The New York Times reports that Michael Flynn told the team's chief lawyer about the federal investigation before the inauguration. Video provided by Newsy Newslook
Vice President Mike Pence waves his hand before delivering a speech during a meeting with Japanese and U.S. business leaders in Tokyo on April 19, 2017.(Photo: TORU YAMANAKA, AFP/Getty Images)
WASHINGTON – Vice President Pence is standing by his claims that he did not know former national security adviser Michael Flynn had been secretly lobbying for the Turkish government until March, despite a new report claiming Flynn had actually disclosed to the Trump transition team back in January that he was under a federal investigation.
Pence's office, in a statement Thursday, said the vice president “stands by his comments in March upon first hearing the news regarding General Flynn's ties to Turkey and fully supports the president's decision to ask for General Flynn's resignation.”
However, on Wednesday, The New York Times reported that Flynn first told Trump’s transition team on Jan. 4 that team he was under federal investigation for not initially reporting he was a paid lobbyist for Turkey during the campaign. The Times said the disclosure was first made to the transition team’s chief lawyer, Donald F. McGahn II, who is now the White House counsel.
All this renewed questions about why Flynn was still hired for the national security adviser position – and whether Pence, who was head of the Trump transition team, knew about it.
Pence told Fox News in March that he was hearing about Flynn’s work for Turkey for the first time after news reports. “It's the first I heard of it, and I think it is an affirmation of the president's decision to ask General Flynn to resign,” Pence said.
Flynn was fired in February for misleading Pence about discussions with a Russian official. He didn't officially file the papers required for lobbyists of foreign governments until March.
Flynn was fired after misleading administration officials – including Pence – that sanctions placed on Russia by the Obama administration hadn't been discussed during a December phone call between Flynn and Sergei Kislyak, the Russian ambassador to the U.S. Eavesdropping by U.S. intelligence officials undercut Flynn's denial, which Pence had repeated on national TV.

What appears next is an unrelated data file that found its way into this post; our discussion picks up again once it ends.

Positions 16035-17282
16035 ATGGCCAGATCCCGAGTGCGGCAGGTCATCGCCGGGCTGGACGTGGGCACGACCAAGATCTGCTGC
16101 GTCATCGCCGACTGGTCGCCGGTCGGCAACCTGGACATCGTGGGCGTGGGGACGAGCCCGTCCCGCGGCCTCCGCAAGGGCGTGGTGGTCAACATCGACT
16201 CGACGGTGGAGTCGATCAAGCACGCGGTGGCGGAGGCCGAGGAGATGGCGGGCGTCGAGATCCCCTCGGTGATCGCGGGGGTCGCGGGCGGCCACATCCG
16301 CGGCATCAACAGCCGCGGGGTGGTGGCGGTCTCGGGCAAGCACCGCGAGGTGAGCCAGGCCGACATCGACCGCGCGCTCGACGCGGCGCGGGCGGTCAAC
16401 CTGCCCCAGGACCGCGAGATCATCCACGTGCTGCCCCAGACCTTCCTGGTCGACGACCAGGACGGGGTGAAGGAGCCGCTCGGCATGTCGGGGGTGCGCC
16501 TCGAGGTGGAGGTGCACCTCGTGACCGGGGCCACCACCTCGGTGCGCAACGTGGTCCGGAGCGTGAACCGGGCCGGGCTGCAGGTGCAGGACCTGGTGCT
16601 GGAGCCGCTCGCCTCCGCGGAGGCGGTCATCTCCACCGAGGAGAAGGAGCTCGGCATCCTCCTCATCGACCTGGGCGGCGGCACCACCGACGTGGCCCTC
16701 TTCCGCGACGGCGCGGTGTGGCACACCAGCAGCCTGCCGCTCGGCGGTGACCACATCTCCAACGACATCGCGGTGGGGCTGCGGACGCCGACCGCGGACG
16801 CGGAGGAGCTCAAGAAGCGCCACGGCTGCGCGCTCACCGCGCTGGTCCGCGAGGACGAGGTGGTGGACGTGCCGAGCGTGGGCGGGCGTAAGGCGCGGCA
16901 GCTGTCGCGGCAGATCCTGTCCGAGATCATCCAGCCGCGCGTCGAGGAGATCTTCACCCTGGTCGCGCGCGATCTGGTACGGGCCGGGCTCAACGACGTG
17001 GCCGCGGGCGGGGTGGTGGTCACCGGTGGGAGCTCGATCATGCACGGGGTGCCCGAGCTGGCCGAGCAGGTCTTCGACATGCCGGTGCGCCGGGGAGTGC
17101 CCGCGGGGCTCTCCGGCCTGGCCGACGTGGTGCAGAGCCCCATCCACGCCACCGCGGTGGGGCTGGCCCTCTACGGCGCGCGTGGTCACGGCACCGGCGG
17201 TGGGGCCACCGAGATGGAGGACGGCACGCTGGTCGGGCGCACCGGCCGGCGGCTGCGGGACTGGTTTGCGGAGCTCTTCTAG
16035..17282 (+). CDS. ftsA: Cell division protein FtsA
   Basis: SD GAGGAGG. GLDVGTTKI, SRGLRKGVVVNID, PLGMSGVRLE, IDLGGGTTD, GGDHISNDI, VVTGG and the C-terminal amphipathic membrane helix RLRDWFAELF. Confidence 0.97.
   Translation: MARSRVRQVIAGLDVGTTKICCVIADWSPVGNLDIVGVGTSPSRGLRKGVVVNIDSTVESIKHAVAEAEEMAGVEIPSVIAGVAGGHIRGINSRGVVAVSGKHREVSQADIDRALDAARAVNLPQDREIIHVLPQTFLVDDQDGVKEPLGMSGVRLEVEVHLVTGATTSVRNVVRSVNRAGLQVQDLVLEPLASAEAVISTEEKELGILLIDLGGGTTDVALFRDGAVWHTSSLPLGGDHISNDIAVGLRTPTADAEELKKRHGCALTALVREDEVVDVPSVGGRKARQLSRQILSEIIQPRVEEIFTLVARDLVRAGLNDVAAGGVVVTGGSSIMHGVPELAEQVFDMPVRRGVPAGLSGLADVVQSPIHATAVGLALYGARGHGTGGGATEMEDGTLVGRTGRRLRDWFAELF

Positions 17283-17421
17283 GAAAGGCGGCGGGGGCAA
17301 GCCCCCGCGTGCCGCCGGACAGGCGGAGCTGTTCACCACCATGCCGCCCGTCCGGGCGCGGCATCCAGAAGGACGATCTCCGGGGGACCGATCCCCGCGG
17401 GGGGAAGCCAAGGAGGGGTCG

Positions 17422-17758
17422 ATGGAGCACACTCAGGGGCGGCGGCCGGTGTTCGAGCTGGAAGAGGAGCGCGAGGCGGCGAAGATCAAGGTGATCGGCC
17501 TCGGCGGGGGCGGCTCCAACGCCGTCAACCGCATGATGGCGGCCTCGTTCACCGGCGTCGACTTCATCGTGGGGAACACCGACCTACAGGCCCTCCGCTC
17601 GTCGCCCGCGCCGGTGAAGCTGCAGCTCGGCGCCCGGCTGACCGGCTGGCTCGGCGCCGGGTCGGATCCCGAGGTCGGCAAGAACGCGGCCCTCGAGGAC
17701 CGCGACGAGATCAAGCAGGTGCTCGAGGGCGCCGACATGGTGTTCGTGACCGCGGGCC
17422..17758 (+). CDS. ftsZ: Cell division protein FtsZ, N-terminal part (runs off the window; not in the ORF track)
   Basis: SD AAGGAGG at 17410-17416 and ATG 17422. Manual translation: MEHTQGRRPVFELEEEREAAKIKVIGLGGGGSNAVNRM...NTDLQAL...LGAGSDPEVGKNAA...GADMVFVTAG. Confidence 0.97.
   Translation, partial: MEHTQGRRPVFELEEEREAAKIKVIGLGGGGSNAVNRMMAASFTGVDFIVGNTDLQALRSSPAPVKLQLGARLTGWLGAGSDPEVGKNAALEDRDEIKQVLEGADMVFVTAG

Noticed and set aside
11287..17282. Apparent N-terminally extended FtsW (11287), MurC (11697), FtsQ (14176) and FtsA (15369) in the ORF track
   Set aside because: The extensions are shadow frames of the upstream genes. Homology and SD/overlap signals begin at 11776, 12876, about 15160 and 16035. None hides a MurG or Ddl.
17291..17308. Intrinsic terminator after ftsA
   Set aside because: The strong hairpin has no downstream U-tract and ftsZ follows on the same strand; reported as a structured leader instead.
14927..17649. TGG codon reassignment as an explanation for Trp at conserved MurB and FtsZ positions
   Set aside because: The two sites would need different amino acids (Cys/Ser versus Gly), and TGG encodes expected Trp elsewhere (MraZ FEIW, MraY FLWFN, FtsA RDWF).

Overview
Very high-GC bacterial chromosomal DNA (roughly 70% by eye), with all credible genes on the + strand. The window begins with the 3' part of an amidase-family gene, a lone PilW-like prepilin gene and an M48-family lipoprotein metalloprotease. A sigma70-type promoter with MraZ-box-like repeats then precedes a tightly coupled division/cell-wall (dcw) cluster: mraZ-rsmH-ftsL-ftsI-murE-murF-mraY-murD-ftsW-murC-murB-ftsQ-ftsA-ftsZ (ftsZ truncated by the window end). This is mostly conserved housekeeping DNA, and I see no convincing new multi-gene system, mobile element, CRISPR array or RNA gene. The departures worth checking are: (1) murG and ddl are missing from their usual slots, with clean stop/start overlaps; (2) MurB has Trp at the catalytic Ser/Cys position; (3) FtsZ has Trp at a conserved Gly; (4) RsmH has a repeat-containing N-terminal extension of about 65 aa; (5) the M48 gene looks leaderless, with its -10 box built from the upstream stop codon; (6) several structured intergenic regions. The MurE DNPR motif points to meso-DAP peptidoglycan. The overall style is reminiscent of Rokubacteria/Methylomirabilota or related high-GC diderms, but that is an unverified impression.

Now, the FBI is in the middle of an ongoing counterintelligence investigation into whether Trump campaign associates, including Flynn, colluded with Russia in the country's attempts to interfere in the American presidential election.
On May 8, former acting attorney general Sally Yates testified to Congress that she had been so disturbed that Flynn misled Pence about his talks with Kislyak that she alerted the White House counsel he was vulnerable to blackmail and could even face criminal charges.
Yates recounted before a Senate panel the details of a Jan. 26 meeting in which she alerted McGahn, the White House counsel, that Flynn had lied. "Compromise was the No. 1 concern,'' Yates said, referring to the possibility that Russian officials, aware that Flynn had misled his colleagues, could blackmail him by threatening to expose his lies and tank his career. "It was a whole lot more than one White House official lying to another. It involved the vice president of the United States."
Meanwhile, the Pentagon Inspector General is investigating whether Flynn, a retired Army lieutenant general, accepted payments from a foreign government without seeking the required prior approval.
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President Trump on Thursday denounced the Russia investigation as the biggest "witch hunt" in U.S. political history.
The Justice Department one day earlier appointed former FBI Director Robert Mueller to be a special counsel, taking over the ongoing probe examining possible collusion between his campaign and Russia. The news came days after the abrupt firing of FBI Director James Comey and revelations he kept notes of his conversations with Trump – including one that indicated the president pressed Comey to drop the inquiry into Flynn.
The news is another setback for Republicans who haven’t made significant progress on major legislation despite controlling both the White House and both chambers of Congress.
House Speaker Paul Ryan was asked Thursday about lawmakers who have been wondering, after the latest bombshell revelations, whether, as the reporter put it, “We might be better with Vice President Pence.”
“I’m not even going to comment on that,” Ryan said.
Source : https://www.usatoday.com/story/news/politics/2017/05/18/mike-pence-insists-he-didnt-know-flynn-under-investigation-turkey-lobbying/101831354/